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Guide to Enforcing an Adjudication Decision - Building and Construction Industry Payments Act 2004


You’ve done all the hard work, applied for an adjudication and been successful and you celebrate. Now it’s time to get paid. While it is hoped the other party will do the right thing, this isn’t always the case and you may need to take steps to enforce the adjudication decision.

Adjudication Certificate

As part of the decision, the adjudicator will require the other party (the debtor) to pay an amount by a required date. If the debtor does not pay by this required date you can ask the QBCC registrar to provide an adjudication certificate[1].

Judgment Debt

Once you have an adjudication certificate, you can file it as a judgment debt with the relevant court. The monetary limit for each relevant court is:

  • Under $150,000 Magistrates Court

  • $150,000 to $750,000 District Court

  • Over $750,000 Supreme Court

Once you have a filed a judgment debt, it then becomes a process of enforcing the debt like any other judgment.

Like any other judgment debt, the decision may be reviewable by appeal. The appeal must be made within 28 days[2].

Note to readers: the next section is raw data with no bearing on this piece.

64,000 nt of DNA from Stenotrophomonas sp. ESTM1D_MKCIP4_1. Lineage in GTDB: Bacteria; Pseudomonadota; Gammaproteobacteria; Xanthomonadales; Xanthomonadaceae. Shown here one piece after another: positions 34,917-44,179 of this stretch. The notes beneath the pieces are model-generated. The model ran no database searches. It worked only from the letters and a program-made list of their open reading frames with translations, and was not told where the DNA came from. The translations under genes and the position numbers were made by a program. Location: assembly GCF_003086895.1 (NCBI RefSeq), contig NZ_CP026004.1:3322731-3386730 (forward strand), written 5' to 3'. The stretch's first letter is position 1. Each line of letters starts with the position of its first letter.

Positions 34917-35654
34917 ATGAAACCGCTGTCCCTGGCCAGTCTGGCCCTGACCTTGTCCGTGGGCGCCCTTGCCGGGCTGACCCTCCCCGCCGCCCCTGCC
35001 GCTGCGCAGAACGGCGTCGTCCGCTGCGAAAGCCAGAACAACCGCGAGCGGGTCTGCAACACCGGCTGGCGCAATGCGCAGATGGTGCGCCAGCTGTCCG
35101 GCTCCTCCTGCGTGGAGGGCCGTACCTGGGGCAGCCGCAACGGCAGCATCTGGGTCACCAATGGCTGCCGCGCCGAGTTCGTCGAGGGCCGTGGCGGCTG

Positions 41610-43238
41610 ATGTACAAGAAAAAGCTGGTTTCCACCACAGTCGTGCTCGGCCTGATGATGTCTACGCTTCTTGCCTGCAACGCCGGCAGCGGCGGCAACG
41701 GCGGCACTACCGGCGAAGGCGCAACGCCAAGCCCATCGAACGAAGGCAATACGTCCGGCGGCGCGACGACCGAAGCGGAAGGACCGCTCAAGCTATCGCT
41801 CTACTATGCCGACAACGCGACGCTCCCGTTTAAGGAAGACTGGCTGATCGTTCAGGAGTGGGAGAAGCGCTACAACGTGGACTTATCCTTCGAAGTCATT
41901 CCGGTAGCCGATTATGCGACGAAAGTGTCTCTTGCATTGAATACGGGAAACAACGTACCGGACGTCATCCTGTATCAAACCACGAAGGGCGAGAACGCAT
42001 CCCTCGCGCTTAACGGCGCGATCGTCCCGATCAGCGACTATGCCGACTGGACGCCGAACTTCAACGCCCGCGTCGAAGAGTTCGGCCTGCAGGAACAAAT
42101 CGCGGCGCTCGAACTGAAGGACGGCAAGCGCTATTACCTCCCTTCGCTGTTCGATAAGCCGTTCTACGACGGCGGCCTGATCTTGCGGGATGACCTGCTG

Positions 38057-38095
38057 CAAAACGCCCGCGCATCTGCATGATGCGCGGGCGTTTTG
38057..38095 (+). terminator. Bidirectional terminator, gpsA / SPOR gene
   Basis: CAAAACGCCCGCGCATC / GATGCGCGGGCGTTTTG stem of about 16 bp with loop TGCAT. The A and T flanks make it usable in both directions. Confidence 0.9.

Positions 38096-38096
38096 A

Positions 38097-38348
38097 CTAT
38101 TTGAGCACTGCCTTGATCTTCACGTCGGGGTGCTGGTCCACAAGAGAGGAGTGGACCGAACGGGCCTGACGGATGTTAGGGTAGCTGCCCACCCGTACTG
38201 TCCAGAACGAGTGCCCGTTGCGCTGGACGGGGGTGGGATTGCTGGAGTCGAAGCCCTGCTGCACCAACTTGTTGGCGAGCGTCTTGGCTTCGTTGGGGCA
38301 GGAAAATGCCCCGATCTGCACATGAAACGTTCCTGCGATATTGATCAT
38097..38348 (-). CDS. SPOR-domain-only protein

Enforcing a Judgment Debt

The steps taken to enforce the judgment, will depend on:

  • The amount of the Judgment; and

  • Whether the debtor is a person or a company.

There are various options available for enforcement a judgment including:

  • Enforcement Proceedings;

  • Bankruptcy; and

  • Statutory Demand.

For more information on the options available, see our other articles.

Enforcing a judgment using the correct steps can often result in prompt payment or a payment plan agreed to without extended delays. Like any dispute the success is often determined by the other party’s ability or preparedness to pay. In addition, these processes can be somewhat complicated if it’s not something you deal with on a day to day basis. We always recommend talking to a professional first to make sure:

  • time frames are met;

  • that you are taking all the right steps for your particular circumstances; and

  • that the other payer takes you and your debt seriously.

Contact Us

We are happy to provide advice tailored to your business's needs about enforcing an adjudication decision.

The law can be complicated, so let our experienced construction law team give you peace of mind. Call us on 07 3128 0120 or email us at subcontractors@arbuildinglaw.com.au.

End Notes

[1] Section 30(1), Building and Construction Industry Payments Act 2004.

[2] Section 94 Building and Construction Industry Payments Act 2004, noting a registrar may, at any time, extend the time of applying for the review.

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